The latest production partner rumour has LG and auto part supplier Magna pegged as the partners to help the Apple Car become a real-world machine. And if such a deal is done, Cupertino's car could has been tipped to arrive in 2024. We need to take this with a degree of skepticism, as car making is a lot harder than smartphone designing. But things are looking quietly optimistic that we'll see the Apple Car before too long.
Apple Car features
The Apple Car won't be your typical electric car, instead it's going to be completely autonomous and will do all the driving for you. To get around the car is going to be equipped with LiDAR sensors that will help it "see" the world around it.
Apple is no stranger to LiDAR, having included it on certain high-end iPhones and iPad Pros, and everything we've seen suggests it'll be coming to the Apple Car as well.
LiDAR is short for "Light Detection and Ranging", and the system works by sending out pulsed lasers. Those lasers will be reflected back to the car's sensors as it hits objects, and using that information it forms a picture of what objects are in the surrounding area and how far away they are.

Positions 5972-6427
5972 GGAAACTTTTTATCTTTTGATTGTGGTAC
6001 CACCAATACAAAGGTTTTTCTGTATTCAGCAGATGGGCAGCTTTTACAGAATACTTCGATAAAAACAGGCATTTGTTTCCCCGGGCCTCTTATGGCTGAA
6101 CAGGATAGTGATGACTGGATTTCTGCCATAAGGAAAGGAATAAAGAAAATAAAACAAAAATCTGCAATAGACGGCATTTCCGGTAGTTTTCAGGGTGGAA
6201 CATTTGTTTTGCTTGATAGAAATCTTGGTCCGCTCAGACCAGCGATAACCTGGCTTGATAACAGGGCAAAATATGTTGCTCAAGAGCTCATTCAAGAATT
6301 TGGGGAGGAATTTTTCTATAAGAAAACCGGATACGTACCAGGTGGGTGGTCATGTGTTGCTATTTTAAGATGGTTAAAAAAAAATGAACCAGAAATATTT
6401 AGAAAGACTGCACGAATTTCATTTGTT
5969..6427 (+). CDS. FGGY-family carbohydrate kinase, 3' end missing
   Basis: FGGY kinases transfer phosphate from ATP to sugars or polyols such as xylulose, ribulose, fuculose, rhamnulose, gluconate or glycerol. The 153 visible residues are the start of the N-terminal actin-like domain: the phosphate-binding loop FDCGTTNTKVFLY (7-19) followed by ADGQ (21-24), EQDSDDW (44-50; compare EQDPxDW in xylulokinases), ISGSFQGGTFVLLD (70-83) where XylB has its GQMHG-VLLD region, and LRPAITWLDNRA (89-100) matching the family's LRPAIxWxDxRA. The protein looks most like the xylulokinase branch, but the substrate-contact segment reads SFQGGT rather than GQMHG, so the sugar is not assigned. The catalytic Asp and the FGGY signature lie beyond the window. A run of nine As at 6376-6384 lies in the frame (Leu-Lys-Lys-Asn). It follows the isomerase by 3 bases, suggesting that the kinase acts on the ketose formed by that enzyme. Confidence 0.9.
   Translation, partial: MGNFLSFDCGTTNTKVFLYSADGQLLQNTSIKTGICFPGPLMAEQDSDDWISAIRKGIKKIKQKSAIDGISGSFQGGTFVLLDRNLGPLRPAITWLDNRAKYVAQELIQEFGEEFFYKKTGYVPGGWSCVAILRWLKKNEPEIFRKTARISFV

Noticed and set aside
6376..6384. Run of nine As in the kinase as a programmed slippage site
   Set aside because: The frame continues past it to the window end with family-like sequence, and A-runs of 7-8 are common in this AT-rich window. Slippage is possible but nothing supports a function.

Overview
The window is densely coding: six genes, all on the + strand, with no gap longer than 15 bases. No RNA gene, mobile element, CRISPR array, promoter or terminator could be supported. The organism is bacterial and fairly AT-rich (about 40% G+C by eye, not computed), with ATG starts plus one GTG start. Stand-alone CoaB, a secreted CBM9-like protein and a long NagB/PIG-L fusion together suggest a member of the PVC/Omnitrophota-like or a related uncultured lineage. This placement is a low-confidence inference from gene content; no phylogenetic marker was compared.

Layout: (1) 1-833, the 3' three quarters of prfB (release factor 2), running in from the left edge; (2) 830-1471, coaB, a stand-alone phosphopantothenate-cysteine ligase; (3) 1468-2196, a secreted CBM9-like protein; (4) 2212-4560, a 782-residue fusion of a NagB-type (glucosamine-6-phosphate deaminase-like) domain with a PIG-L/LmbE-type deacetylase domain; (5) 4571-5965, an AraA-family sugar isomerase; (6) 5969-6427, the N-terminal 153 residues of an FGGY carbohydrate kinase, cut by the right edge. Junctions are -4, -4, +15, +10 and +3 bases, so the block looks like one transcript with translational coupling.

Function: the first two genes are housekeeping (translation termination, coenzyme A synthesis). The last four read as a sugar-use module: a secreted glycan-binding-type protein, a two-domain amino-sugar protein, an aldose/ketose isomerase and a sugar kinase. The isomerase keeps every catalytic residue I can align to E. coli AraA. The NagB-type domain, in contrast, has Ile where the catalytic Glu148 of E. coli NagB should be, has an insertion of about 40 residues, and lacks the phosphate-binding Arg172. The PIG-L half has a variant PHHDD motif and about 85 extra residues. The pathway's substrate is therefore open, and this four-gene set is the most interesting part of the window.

But LiDAR is used by almost every self-driving car out there. In fact only Tesla has sworn off LiDAR in favor of a computational vision system.
With that in mind, the Apple Car is going to need to have a fair bit of computing power behind it, and a report from analyst Colin Barnden suggests that it could all come from a "C1" chip. Per Barnden, this will be based on the iPhone XS's A12 Bionic and will pack in AI-centric features.
MacRumors notes that this report is highly speculative, though, and it would be quite strange for the Apple Car to be powered by a chip that will be six years old in 2024. The A12 is powerful, but Apple has plenty more chips that perform even better, and it seems unlikely it would opt for such ageing hardware.
What really sets the Apple Car apart, from what we've heard, is its monocell battery technology. According to reports, this maximizes the size of the cells inside the Apple Car's battery pack, which means it theoretically gets a longer range out of a single charge.